39 Pages Posted: 18 Apr 2011
Date Written: April 17, 2011
Copyright law allocates entitlements in intangible cultural resources between copyright owners and users. Copyright owners have in-rem exclusive rights to do and authorize certain uses of copyrighted works, or otherwise phrased, the right to exclude the rest of the world from utilizing copyrighted works (for certain uses). Users' rights cover instances in which there is a default presumption according to-: users' free exploitation of cultural works is more beneficial than subordinating such uses to restrictions by copyright owners and by other third parties.
This article proposes to conceptualize users' rights as reverse exclusion rights. According to the reverse exclusion paradigm, people other than users hold a duty not to interfere with users' rights and not to impose restrictions that violate users' entitlements over certain uses and certain categories of cultural works. For example, unless authorized by users, technological protection measures that override the fair-use defense should be prohibited and classified as an infringement of users' rights. Similarly to a copyright infringement, a users' rights infringement should also be subjected to remedies of injunction and monetary damages.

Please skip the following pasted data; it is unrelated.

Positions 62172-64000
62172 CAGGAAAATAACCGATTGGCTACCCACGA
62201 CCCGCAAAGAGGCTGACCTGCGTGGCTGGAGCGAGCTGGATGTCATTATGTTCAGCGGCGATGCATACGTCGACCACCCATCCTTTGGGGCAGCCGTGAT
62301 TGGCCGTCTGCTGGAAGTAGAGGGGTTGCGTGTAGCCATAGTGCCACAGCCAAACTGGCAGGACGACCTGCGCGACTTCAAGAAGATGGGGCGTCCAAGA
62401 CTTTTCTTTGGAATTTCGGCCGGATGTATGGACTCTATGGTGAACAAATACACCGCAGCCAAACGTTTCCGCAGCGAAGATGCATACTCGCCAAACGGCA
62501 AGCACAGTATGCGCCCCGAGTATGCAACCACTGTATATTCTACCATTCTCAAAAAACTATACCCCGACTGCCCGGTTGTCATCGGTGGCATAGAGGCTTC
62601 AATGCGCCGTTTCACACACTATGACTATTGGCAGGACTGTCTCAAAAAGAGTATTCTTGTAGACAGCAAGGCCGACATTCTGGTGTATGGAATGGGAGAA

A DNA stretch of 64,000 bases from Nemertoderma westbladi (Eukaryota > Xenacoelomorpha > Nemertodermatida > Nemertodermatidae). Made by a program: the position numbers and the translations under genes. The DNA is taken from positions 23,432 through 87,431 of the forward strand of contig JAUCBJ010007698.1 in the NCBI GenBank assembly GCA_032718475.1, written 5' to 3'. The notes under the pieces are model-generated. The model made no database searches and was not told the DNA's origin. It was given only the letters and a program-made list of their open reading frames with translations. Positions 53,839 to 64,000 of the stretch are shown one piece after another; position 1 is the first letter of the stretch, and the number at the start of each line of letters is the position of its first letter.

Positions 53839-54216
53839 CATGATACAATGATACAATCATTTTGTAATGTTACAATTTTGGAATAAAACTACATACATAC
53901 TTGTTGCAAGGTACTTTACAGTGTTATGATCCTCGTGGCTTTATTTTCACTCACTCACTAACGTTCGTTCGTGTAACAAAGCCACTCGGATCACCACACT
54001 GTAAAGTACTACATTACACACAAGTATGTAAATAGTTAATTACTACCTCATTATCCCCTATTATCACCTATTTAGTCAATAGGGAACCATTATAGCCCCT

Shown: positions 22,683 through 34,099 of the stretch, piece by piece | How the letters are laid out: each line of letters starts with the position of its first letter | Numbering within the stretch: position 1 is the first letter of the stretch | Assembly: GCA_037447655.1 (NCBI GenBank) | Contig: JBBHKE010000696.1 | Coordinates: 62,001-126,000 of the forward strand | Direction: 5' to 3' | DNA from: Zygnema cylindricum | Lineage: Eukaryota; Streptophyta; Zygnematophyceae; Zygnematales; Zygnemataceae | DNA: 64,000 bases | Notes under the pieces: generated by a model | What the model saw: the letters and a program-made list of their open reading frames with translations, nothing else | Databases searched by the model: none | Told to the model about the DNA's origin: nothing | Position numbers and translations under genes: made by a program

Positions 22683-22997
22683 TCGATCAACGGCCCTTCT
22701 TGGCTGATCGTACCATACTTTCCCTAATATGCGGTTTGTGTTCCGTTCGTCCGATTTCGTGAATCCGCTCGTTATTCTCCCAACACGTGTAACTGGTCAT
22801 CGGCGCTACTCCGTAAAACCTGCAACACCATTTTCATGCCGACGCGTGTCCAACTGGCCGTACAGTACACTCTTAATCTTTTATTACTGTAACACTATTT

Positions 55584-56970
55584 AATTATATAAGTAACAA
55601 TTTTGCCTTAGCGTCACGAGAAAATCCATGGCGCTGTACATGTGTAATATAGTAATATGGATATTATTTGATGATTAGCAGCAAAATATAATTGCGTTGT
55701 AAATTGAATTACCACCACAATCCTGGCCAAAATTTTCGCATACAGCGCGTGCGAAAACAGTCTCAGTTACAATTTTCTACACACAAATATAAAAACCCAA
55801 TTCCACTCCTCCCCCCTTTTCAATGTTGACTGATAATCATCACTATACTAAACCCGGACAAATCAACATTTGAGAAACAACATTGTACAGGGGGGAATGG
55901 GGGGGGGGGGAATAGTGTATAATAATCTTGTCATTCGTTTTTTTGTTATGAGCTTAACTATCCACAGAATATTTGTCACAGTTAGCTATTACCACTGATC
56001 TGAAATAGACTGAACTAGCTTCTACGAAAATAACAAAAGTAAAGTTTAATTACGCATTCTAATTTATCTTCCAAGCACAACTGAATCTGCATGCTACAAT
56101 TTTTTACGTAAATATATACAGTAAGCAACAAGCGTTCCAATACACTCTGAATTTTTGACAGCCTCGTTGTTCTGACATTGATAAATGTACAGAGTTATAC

The Article begins by establishing the paradigm of reverse exclusion through economic, public-regarding and other rationales. To a large degree, these considerations mirror rationales that traditionally justify copyright owners' exclusive rights. I then offer initial directions for integrating the paradigm of reverse exclusion into contemporary copyright law. The article concludes by demonstrating the contribution and significance of reverse exclusion through several case studies in which current concepts of copyright law and users' rights fail in achieving a socially desired equilibrium-: (1) access and usage restrictions through technological protection measures; (2) content removal in the shadow of notice and take-down procedures; (3) contracting around copyright, and (4) the fair use defense.
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